I have a guidebook in my bag. Everyone does (though mine has been for a swim and people don’t ask to borrow it anymore). I can thank my dad for mine, though in almost teenage protestations I didn’t want to take one. I didn’t just want to avoid the overly enthusiastic hype that travel writing can’t help itself for, but my philosophy at the start was trust the way forward and it shall pro-vide. We all have a guidebook though, in our minds at the least, in the way we mainly travel. It leads us invariably to places of interest, gravitating our journeys around throbbing heritage sites. They prescribe the road and turn our day into an á la carte of cultural interest, relaxation, shopping, dining or, my least favourite, viewpoints. They’re not unique, but they cultivate a culture of more shallow, lobotomised touring. At their worst (try hide your surprise) they flood us with postcard photographs that don’t happen by accident or by holding an ipad over everyone else’s cameras. I’m being facetiously harsh of course, guidebooks are indispensable knowledge and life saving tools.
I got to see the travel mechanics in action all again in glorious technicolour at the epochal Angkor temples in Siem Reap. I saluted a thousand crestfallen tuk tuk drivers and skidded off in style on a creaking cycle with one working gear (a low one). Ancient and venerable it towers out of the trees on approach. Its silent turrets, the precipice of ancient oaths and solemn memorial are yes, also “unmissable”. Until you cross the gate, and you are in another sandbox of stones absolutely jointed with tourists. Against every great wall multicoloured vests jockey against patrols of silver haired shufflers for the angle to stare vacantly at a setpiece. In its ruination I found it most compelling. And being overrun with Geriatric League Now and doting couples cocking a leg for a mystifying photo, it felt a good fit to view the site as it is prodded and flashed into eventual extinction.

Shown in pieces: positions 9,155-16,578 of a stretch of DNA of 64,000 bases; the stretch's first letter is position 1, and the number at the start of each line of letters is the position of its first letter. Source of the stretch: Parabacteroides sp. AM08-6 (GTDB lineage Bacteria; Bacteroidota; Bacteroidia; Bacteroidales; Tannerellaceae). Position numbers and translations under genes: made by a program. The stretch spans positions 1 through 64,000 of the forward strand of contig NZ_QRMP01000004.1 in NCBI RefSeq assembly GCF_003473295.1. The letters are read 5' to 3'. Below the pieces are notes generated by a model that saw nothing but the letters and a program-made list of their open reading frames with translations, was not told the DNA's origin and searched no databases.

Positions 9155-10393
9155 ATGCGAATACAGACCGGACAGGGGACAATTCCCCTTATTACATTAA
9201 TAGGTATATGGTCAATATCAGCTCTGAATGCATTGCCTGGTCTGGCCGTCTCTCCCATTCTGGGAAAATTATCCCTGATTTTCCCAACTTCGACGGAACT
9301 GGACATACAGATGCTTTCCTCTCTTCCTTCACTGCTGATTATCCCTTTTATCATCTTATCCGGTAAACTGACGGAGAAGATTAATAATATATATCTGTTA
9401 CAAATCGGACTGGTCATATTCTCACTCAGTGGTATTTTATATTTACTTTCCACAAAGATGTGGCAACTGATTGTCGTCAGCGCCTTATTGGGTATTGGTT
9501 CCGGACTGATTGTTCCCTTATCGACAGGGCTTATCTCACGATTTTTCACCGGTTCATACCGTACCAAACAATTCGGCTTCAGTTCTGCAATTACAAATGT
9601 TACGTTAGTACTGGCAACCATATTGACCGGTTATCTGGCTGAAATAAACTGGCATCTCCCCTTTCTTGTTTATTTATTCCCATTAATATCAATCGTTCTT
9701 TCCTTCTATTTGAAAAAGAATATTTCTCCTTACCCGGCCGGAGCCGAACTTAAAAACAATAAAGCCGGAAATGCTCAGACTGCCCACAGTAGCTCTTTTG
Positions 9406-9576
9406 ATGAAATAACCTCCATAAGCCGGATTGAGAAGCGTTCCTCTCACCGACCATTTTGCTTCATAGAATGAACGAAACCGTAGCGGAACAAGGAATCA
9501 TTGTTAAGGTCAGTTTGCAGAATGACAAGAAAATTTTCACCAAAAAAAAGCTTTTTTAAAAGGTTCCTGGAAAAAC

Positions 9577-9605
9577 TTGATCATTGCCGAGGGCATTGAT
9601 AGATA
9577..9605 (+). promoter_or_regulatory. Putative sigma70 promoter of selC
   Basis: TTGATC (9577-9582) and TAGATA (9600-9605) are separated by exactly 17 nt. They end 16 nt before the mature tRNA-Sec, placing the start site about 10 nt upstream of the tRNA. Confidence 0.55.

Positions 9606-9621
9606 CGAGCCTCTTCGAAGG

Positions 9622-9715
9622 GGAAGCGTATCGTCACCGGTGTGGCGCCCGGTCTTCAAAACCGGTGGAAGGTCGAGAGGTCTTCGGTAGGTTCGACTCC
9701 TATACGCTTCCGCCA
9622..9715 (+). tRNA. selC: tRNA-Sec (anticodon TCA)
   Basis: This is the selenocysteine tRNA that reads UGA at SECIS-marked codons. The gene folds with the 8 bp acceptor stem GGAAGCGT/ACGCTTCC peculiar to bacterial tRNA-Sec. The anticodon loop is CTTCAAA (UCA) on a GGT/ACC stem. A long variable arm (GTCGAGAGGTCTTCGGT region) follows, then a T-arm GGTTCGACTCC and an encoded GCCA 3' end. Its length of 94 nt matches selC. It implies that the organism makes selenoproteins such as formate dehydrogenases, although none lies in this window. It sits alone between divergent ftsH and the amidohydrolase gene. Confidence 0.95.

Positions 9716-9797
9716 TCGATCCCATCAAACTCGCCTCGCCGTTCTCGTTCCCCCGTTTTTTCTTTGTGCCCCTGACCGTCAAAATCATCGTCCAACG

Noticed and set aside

This compulsion to crane a wrist overhead on tip-toes or lie prone in the dust between strangers’ legs for a photograph, that someone else is already taking, is something hard not to raise an eyebrow to. Constant recording, unlimited footage. There are those who see it even as an investigation of our own mortality. Indeed. I think of it as a medication against the experience not amounting to the glossy solitude of the guidebook experience. Later that day, I’m stalking though more disintegrating sculpture, demolished blockwork and tree roots thinking that yes, it is exactly like Indiana Jones except for the rope guide, the 45 minute queue, the yawning tour guides and the guards, turning me around and sending me bewildered back into the labyrinth. Those interlacing tree roots are so photographed they could have their own red carpet. Through the heat and the repetition, the constant need to produce dollars and the agonising amount of peddling needed to move my bike ten yards, I lose the ability to care how old the stones are, or how many more acres they span, or how whimsical the chances are that their documentation has survived to this day, or how magnificent Japan are for their investment in restoring an outhouse. Instead I skulk around shady corners breathing in a delicious ancient dampness scoffing at the Koreans in their mismatched luminous sports garb, imagining everyone’s disappointment that at no point in the day a group of young monks have appeared beaming their saffron smiles out from some convenient window.
And I round a corner and come face to face with Ol, and while waiting for his pals we block a doorway and talk about temples, Cambodia, meditation, mobile phones and the good life as a monk. In a country of take; then give, it is about the first sincere conversation I’ve had with a local, and am very very glad of it. He laughs as I tell him how perplexed westerners are when they see Monks jamming on Candy Crush and racking up selfies. I tell him our own religions don’t face the subtle needs of change of the modern world as readily. That Buddhism offers a non-denominational perspective with which to re-see the world with compassion. I maybe go on a bit long, as he starts searching for help with a fixed smile on his face. But I detect a frustrated silence all around us as bearded men in fishing vests and couples in matching t-shirts shuffle and snort looking jealously for the opportunity to interrupt my now animated monologue.
And I’m more than happy to block their shot.